To George Alexander Otis
Montpellier 17 Jany. 1821
I received some days ago your letter of the 4th. instant. However favorable my general opinion may be to the History of Botta, I could not undertake to vouch for its entire exemption from flaws, such as are charged on it, without a more thorough examination of the work than I have made, or than other calls on my time will now permit me to make. It is indeed quite presumable, that at the early date of his undertaking, a defect of materials may have betrayed him into errors of fact; and that as a foreigner, he has not always penetrated the character of a people, fashioned as the American has been by so many peculiar circumstances; nor comprehended fully the mechanism and springs of their novel and compound system of Government. It is not the less true however, that his history may have a value justly entitling it to all the attention claimed for it from the American Public. If it cannot be regarded as a popular Manual, it may aspire to the merit of being nearly a cotemporary work, by an Industrious Compiler, who was capable at the same time of viewing our revolutionary transactions & events with a philosophic eye, and describing them with a polished & eloquent pen.
I know not any source from which Botta could have taken a tincture of partiality for one more than for another portion of our Country. He was probably led to put his fictitious and doubtless very erroneous Speeches for and against Independence into the mouths of Mr. Lee and Mr. Dickinson, by his discovery that the former was the organ of the proposition, and the latter the most distinguished of its opponents. It is to be regretted that the Historian had not been more particularly acquainted with what passed in Congress on that great occasion. He would probably have assigned to your venerable correspondent1 a very conspicuous part on the Theatre. I well recollect that the reports from his fellow labourers in the cause from Virginia filled every mouth in that State, with the praises due to the comprehensiveness of his views, the force of his arguments, and the boldness of his patriotism. It is to be hoped that historical justice may be done by others, better furnished with the means of doing it. With friendly respects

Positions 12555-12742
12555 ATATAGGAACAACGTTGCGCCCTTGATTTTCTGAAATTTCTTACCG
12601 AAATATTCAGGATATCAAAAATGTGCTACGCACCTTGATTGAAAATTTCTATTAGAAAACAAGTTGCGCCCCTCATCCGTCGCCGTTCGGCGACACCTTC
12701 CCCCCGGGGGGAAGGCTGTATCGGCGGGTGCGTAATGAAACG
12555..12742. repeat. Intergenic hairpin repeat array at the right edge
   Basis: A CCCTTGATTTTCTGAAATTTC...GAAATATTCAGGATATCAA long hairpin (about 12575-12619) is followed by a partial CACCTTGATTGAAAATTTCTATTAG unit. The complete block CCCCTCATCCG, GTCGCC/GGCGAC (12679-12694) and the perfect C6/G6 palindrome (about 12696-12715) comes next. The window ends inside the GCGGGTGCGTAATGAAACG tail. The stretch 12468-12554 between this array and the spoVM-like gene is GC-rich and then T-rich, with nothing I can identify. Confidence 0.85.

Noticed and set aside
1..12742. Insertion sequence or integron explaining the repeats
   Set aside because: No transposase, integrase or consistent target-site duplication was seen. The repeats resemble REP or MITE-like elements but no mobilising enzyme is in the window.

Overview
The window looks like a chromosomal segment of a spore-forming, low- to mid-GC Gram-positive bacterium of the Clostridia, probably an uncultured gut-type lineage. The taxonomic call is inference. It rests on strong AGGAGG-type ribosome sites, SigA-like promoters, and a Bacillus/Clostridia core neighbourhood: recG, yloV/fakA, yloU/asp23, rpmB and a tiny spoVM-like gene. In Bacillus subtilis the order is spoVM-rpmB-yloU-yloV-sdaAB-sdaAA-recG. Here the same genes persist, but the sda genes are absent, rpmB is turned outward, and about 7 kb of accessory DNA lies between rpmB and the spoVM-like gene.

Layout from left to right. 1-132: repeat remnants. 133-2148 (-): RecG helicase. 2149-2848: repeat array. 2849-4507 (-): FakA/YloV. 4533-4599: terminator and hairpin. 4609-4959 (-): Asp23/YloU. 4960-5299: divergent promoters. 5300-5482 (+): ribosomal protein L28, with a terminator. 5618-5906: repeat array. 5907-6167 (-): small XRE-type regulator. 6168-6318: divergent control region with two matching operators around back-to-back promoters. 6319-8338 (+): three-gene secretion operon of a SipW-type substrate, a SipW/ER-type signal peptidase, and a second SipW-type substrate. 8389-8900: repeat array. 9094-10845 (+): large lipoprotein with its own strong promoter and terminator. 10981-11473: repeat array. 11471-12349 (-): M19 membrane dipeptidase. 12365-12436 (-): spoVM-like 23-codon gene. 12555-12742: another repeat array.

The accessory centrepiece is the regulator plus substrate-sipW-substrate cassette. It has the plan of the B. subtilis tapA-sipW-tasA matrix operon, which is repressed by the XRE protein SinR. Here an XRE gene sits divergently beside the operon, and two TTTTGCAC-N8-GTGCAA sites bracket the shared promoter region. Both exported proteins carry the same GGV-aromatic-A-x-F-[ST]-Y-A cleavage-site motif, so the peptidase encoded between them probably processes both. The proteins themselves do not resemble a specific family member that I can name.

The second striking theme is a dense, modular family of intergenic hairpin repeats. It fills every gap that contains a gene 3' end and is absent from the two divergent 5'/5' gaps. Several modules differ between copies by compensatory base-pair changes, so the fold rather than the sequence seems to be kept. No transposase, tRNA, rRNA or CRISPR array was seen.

RC (MBBS); draft (DLC). Minor differences between the copies have not been noted.
1. In the draft, JM placed an asterisk here and wrote in the left margin “*John Adams.”